A. Your CSRS Offset annuity will be reduced at age 62 by the amount of Social Security benefit you earned while covered by CSRS Offset. The reduction is automatic. In addition, you may be subject to the windfall elimination provision. The WEP will reduce your Social Security benefit if you have fewer than 30 years (not 30 quarters) of coverage under Social Security.

Tags: , , , , ,

Social Security quarters

Bookmark and Share

Q. I am a 65-year-old federal employee on the CSRS retirement plan. I plan to retire next month after 39 years in the government. I have earned 20 quarters of Social Security credits but need 20 more to qualify for any benefits. Would it be worth my while to work for five more years (20 quarters) in private industry to qualify for these benefits, or will it all be offset by the CSRS retirement? If I choose to work, what is the minimum amount of money I have to make each year or what is the minimum number of hours I have to work each year to qualify for Social Security benefits after five more years (20 quarters) of work?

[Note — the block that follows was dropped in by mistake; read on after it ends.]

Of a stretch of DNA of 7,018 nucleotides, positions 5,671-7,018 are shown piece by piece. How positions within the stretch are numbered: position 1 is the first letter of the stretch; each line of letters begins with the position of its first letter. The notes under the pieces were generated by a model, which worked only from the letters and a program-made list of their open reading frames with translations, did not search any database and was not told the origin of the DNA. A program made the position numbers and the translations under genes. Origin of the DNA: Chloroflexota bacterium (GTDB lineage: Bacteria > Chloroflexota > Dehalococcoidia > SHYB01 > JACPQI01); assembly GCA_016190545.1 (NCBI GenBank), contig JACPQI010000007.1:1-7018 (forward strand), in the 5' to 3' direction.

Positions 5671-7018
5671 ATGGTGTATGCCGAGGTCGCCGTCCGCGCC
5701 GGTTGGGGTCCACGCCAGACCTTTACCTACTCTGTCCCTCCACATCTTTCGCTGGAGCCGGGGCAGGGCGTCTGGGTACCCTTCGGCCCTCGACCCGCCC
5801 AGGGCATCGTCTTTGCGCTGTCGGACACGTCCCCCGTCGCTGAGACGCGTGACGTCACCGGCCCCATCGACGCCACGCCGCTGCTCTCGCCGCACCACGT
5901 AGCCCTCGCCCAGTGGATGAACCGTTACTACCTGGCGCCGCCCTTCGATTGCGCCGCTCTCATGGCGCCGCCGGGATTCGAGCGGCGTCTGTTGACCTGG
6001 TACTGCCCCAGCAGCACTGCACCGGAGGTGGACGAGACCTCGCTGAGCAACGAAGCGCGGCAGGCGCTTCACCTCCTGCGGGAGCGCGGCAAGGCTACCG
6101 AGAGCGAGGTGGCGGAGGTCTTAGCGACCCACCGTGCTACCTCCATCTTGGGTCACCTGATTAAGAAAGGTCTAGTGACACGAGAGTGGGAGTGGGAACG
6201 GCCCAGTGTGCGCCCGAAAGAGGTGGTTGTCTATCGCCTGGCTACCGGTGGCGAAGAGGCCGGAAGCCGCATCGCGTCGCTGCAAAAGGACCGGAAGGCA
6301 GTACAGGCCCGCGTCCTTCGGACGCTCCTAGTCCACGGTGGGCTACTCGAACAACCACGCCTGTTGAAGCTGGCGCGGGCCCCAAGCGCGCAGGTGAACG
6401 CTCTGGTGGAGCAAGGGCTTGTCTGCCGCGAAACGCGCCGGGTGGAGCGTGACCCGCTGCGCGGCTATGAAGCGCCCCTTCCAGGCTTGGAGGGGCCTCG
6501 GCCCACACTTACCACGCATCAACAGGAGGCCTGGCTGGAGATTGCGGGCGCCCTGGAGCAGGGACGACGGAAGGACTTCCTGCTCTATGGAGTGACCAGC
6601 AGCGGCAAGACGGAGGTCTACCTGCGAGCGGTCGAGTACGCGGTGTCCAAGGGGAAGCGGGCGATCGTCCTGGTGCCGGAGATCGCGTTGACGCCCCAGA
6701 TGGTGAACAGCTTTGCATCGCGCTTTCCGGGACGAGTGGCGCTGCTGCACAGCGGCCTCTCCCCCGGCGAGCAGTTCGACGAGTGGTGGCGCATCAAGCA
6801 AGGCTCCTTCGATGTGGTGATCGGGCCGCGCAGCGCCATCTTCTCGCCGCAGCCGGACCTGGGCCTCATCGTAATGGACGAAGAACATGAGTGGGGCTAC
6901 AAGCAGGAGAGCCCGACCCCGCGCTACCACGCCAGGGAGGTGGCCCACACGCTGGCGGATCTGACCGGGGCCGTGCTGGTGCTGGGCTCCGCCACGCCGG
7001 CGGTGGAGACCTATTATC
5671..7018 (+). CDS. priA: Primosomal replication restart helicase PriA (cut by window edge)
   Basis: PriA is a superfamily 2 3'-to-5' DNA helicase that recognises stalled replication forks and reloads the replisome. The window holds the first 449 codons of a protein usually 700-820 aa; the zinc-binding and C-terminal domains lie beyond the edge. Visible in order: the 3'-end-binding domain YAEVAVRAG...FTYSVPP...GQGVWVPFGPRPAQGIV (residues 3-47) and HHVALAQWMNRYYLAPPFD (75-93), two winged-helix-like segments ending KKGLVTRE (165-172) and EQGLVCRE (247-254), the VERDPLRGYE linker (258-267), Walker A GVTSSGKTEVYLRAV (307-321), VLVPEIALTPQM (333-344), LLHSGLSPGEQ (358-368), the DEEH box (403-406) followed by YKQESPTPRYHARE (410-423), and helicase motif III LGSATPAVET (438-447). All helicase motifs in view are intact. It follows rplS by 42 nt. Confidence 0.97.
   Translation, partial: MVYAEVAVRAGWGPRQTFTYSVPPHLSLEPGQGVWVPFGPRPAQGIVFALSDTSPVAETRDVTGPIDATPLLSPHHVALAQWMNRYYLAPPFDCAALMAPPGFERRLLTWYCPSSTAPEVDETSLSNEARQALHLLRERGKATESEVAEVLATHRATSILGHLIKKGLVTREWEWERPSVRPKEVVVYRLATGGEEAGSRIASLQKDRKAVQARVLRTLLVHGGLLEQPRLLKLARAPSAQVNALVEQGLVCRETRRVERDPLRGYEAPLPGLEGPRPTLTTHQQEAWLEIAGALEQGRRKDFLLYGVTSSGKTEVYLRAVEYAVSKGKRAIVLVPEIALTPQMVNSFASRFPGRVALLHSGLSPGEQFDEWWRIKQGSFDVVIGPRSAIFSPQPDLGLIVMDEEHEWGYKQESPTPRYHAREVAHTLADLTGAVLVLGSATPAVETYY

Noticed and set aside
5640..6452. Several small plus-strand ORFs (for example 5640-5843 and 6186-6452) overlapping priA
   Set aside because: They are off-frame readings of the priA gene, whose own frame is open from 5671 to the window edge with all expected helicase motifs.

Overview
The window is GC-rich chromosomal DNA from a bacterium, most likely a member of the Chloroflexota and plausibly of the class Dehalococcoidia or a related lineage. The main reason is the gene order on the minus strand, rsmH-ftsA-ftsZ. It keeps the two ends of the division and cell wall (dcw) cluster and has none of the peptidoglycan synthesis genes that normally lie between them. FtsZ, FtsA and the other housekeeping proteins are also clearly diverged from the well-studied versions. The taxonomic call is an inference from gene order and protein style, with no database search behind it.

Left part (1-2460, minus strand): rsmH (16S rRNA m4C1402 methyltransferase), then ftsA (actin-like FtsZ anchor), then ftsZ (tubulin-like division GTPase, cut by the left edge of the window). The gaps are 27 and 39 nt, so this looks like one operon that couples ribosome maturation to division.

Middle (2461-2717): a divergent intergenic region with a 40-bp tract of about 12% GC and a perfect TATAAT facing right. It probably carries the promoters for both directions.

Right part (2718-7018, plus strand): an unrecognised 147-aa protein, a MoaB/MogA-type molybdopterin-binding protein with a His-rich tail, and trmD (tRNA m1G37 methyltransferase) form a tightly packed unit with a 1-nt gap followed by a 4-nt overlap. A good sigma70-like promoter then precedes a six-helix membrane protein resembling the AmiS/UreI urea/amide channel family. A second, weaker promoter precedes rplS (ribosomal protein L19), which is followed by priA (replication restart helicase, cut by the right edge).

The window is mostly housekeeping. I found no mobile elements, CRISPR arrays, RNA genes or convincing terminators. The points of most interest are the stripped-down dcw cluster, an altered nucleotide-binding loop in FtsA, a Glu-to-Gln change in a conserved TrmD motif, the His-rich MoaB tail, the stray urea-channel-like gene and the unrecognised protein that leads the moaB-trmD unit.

A. The windfall elimination provision reduces but doesn’t eliminate the Social Security benefit of anyone who receives an annuity from a retirement system, such as CSRS, where he didn’t pay Social Security taxes. Therefore, if you worked in the private sector and earned enough additional credits to be eligible for a benefit, you’d get something. To get one credit in 2012, you’d have to earn $1,130. To get four, your have to earn $4,520, and you could do that all at once or over time. The amount needed to get one credit is adjusted each year by the amount of the annual cost-of-living adjustment.